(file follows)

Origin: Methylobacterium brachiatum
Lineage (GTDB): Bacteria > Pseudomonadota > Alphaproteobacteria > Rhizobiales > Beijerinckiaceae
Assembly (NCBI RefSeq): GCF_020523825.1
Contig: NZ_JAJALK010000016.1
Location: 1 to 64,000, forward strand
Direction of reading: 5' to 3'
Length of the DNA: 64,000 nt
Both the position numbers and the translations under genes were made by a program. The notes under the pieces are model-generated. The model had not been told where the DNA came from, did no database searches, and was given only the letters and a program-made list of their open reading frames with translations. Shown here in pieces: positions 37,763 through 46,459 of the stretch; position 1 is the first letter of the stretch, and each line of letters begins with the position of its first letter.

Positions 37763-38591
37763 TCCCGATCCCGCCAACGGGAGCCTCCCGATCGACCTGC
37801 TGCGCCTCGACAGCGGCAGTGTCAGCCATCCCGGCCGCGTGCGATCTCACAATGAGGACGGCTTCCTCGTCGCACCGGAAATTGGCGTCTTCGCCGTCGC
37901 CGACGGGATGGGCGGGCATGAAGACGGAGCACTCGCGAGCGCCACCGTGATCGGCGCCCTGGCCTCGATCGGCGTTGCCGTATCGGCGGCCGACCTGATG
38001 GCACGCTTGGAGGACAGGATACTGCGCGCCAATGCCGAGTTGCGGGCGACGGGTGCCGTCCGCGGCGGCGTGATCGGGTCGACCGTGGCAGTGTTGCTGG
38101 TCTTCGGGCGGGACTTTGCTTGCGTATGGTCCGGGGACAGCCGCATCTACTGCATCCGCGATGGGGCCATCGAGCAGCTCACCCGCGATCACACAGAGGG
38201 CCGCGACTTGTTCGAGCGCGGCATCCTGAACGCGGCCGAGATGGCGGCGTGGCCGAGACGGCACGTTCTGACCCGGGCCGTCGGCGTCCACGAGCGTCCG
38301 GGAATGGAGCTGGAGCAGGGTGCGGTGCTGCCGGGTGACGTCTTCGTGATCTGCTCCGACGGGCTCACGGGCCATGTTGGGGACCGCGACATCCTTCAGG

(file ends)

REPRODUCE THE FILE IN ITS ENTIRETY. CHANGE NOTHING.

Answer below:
Origin: Methylobacterium brachiatum
Lineage (GTDB): Bacteria > Pseudomonadota > Alphaproteobacteria > Rhizobiales > Beijerinckiaceae
Assembly (NCBI RefSeq): GCF_020523825.1
Contig: NZ_JAJALK010000016.1
Location: 1 to 64,000, forward strand
Direction of reading: 5' to 3'
Length of the DNA: 64,000 nt
Both the position numbers and the translations under genes were made by a program. The notes under the pieces are model-generated. The model had not been told where the DNA came from, did no database searches, and was given only the letters and a program-made list of their open reading frames with translations. Shown here in pieces: positions 37,763 through 46,459 of the stretch; position 1 is the first letter of the stretch, and each line of letters begins with the position of its first letter.

Positions 37763-38591
37763 TCCCGATCCCGCCAACGGGAGCCTCCCGATCGACCTGC
37801 TGCGCCTCGACAGCGGCAGTGTCAGCCATCCCGGCCGCGTGCGATCTCACAATGAGGACGGCTTCCTCGTCGCACCGGAAATTGGCGTCTTCGCCGTCGC
37901 CGACGGGATGGGCGGGCATGAAGACGGAGCACTCGCGAGCGCCACCGTGATCGGCGCCCTGGCCTCGATCGGCGTTGCCGTATCGGCGGCCGACCTGATG
38001 GCACGCTTGGAGGACAGGATACTGCGCGCCAATGCCGAGTTGCGGGCGACGGGTGCCGTCCGCGGCGGCGTGATCGGGTCGACCGTGGCAGTGTTGCTGG
38101 TCTTCGGGCGGGACTTTGCTTGCGTATGGTCCGGGGACAGCCGCATCTACTGCATCCGCGATGGGGCCATCGAGCAGCTCACCCGCGATCACACAGAGGG
38201 CCGCGACTTGTTCGAGCGCGGCATCCTGAACGCGGCCGAGATGGCGGCGTGGCCGAGACGGCACGTTCTGACCCGGGCCGTCGGCGTCCACGAGCGTCCG
38301 GGAATGGAGCTGGAGCAGGGTGCGGTGCTGCCGGGTGACGTCTTCGTGATCTGCTCCGACGGGCTCACGGGCCATGTTGGGGACCGCGACATCCTTCAGG